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Video: What does success mean to you? from “What is success…and why you might have it already?”

October 14th, 2014 No comments

What does success mean to you? from “What is success…and why you might have it already?”

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You need to define success in a way that makes more sense and has — this is an important word — has more nuance than the current beliefs of success. There are shades of grey here. What’s the mathematical concept, you can never actually walk to a wall if you are constantly walking half way to the wall, you’ll never actually make it to the wall. There are endless ways of dividing up these levels of success and the trouble is, success for you could be quite different than success for you..or you..or you…and probably will be. You may feel that living in a small town, working at a good job, having your own business in a small town, working online is much more preferable although it only pays this much — to working in a corporate office with all the stress, but it pays this much. I personally have made that decision in my own life. I often describe it as I buy time. I have time to spend with my son. I’ve always had time to pick him up from school, drop him off at school, go to school events during the day, because I work for myself. I make my own schedule. Do I make as much money as someone else my age with my skills? Not in the least, but you know what? I don’t care, because its those people who come to me and say, “Oh, I can’t go to the ball game. I had to work late. Oh, I missed him hitting the home run. Oh I couldn’t go see him in the play.” They miss their children’s lives. That’s important to me. Other people? Maybe no so and that is fine. Typically, though, if they’re complaining about it, it does effect them. They are upset about it, but they have given that away in search of something else. So, we all have to decide, for us, what we want out of this.

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Video: Know yourself better from “It’s Your Career, After All” with Douglas E. Welch

October 13th, 2014 No comments

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I have a little booklet  I wrote called the Career Compass — I’ve actually given a presentation here on Career Compass about how to decide what you want to do in life. One of the aspects of that is, most people are wanting to head North and they are heading due south. It’s not just that they’re of course. They’re going the entire wrong direction. I’ve seen it in my own life. I’ve seen it in all the people I talk to. If you let it happen, it will. Knowing what you want to do will let you make a better resumes. I will let you make better interviews. It will let you write better cover letters, because you simply know more what you want to with your life. The more you know about what you want, the more you can communicate that with others and help them understand not only what you can do for them — which is highly important to the person on the other side of that interview table — What’s in it for me? — How do you make my life easier? They also learn about what you want out of a career, hoping to find a combination of skills and talent and personality that allow both of you to win. Because, if it’s not a win-win, get out. If it’s not a win for both parties involved, in anything you do in your life, get out, because someone is losing.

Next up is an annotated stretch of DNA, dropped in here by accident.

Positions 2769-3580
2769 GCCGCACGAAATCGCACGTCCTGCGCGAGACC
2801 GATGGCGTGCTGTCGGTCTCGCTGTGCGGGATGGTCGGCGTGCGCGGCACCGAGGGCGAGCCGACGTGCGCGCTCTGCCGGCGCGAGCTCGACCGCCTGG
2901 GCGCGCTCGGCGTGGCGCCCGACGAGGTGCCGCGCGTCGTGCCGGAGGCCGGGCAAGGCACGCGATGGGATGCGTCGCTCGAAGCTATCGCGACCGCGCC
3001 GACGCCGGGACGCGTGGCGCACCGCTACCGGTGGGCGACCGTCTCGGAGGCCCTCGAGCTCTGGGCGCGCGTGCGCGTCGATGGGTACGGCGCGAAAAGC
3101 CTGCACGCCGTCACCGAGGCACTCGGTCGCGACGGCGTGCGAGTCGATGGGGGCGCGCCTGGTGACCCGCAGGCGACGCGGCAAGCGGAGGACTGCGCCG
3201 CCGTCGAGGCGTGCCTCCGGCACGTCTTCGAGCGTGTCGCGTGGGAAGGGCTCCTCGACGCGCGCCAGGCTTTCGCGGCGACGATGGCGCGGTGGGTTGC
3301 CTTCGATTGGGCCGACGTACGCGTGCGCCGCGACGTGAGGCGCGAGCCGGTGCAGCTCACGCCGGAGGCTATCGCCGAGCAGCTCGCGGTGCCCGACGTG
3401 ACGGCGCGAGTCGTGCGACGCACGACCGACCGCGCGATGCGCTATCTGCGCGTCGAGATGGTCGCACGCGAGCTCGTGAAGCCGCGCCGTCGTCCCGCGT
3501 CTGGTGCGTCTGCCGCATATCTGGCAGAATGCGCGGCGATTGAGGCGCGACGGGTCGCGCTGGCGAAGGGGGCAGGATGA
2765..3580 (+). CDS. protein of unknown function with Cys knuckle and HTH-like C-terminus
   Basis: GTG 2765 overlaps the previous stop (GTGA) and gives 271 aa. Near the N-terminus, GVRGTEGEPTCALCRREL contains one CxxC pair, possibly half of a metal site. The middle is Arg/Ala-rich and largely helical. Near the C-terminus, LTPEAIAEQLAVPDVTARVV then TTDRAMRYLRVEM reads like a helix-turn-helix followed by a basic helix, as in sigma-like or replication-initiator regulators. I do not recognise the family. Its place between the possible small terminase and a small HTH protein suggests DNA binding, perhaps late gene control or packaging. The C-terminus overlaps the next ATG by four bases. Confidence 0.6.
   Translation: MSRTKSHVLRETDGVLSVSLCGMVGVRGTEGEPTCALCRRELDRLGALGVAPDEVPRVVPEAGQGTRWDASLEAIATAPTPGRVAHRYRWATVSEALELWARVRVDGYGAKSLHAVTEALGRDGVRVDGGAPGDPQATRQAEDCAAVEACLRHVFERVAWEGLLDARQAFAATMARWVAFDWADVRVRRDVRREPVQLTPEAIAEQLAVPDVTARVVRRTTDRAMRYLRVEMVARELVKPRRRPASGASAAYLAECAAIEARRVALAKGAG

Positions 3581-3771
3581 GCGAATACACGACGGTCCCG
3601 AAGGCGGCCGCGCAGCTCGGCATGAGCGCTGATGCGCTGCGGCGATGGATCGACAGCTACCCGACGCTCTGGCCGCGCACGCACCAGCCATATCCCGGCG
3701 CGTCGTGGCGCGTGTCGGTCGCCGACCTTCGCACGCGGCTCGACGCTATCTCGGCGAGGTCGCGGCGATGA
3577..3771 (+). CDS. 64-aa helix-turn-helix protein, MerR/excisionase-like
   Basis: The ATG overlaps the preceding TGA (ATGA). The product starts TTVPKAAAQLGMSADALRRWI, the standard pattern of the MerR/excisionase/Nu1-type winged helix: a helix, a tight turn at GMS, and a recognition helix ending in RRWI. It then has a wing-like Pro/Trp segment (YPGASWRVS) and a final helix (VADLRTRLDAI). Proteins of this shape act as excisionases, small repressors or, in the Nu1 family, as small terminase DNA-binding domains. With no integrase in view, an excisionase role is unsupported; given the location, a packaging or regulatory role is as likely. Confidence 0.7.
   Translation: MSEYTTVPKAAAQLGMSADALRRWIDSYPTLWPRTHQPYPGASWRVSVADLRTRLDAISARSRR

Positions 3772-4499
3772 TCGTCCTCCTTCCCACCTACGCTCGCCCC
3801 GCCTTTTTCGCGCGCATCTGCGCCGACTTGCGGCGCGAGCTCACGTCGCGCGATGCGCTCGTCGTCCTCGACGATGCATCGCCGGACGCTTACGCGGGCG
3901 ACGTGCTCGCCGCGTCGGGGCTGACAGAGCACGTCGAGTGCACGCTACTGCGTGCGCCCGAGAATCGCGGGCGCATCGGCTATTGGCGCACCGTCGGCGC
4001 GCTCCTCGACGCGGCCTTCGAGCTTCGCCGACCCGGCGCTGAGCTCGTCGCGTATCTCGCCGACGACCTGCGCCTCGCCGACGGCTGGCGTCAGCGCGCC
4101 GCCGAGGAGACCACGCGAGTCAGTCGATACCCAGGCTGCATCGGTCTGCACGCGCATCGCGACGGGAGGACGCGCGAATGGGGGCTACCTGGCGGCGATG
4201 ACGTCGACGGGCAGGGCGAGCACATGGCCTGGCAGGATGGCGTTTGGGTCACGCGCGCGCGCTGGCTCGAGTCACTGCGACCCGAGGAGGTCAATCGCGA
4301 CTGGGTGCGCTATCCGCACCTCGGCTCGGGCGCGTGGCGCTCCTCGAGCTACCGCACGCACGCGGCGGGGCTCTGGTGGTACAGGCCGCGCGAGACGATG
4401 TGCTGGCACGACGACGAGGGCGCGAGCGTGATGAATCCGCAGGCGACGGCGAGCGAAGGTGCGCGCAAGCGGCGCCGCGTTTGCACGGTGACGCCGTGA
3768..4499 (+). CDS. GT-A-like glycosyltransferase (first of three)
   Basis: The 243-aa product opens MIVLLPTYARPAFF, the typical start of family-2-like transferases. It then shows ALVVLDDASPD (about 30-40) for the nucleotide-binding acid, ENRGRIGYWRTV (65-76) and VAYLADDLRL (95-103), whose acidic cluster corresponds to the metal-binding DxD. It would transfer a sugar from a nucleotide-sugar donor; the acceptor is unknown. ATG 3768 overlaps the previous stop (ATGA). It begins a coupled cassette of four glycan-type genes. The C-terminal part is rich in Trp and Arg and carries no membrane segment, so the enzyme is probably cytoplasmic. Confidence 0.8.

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Archive: Personal networking isn’t optional anymore — from the Career Opportunities Podcast

October 10th, 2014 No comments

Personal networking isn’t optional anymore

Career Opportunities Logo 2012

From the Career Opportunities Archives…

Facebook. MySpace. Twitter. LinkedIn, Plaxo. Pownce and a hundred others. We are inundated with social networks these days with more being created every week. As with any new trend, there are the detractors that bemoan the loss of “real” friends to the passing acquaintances of online “friends.” Whatever you might think about the usefulness of social networking sites, it becomes clearer every day, to me, that personal networking, facilitated by online tools, isn’t optional anymore. If you want to raise your career to new highs and reap the benefits of serendipity that they provide, you have to engage with these services. Yes, you can do it on your own terms, but I urge you to do it, today.

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Noted: Why You Should Teach What You Know, Even If You Aren’t an Expert via Lifehaker

October 10th, 2014 No comments

Why You Should Teach What You Know, Even If You Aren’t an Expert via Lifehaker

Why You Should Teach What You Know, Even If You Aren't an Expert via Lifehaker

By teaching what you already know about your profession or hobby, you’ll learn more, potentially gain some notoriety as an up-and-coming expert, make new connections with people, and find new opportunities. And you’ll have some fun.

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Video: Turn your other interests into a career from Career Compass: Finding Your Career North

October 9th, 2014 No comments

Turn your other interests into a career from Career Compass: Finding Your Career North 

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We all have interests in our lives that we’re not pursuing. My joke is that I’m the world’s biggest dilettante. I;ve sold a piece of artwork. I’ve played music for money. I’ve one other things, but that’s not my job. It’s stuff I do on the side and I am sure that all of us have things like that. Maybe you do arts or crafts or gardening or landscape design or whatever in our own lives. Think about it. Maybe, well if I really like doing that why can’t I make that part of my job. If you like being outdoors and you like gardening and you have a facility for it and your knowledgeable in it — or you feel you could become very knowledgeable in it with just a little bit of work — then why are you working in an office 9 to 5 punching keys on a computer? You might begin to realize right away that that’s probably not the best place for you. Why not investigate that interest in gardening and see if maybe I could do a job that has something to do with that?

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Previously from Career Compass: Finding Your Career North: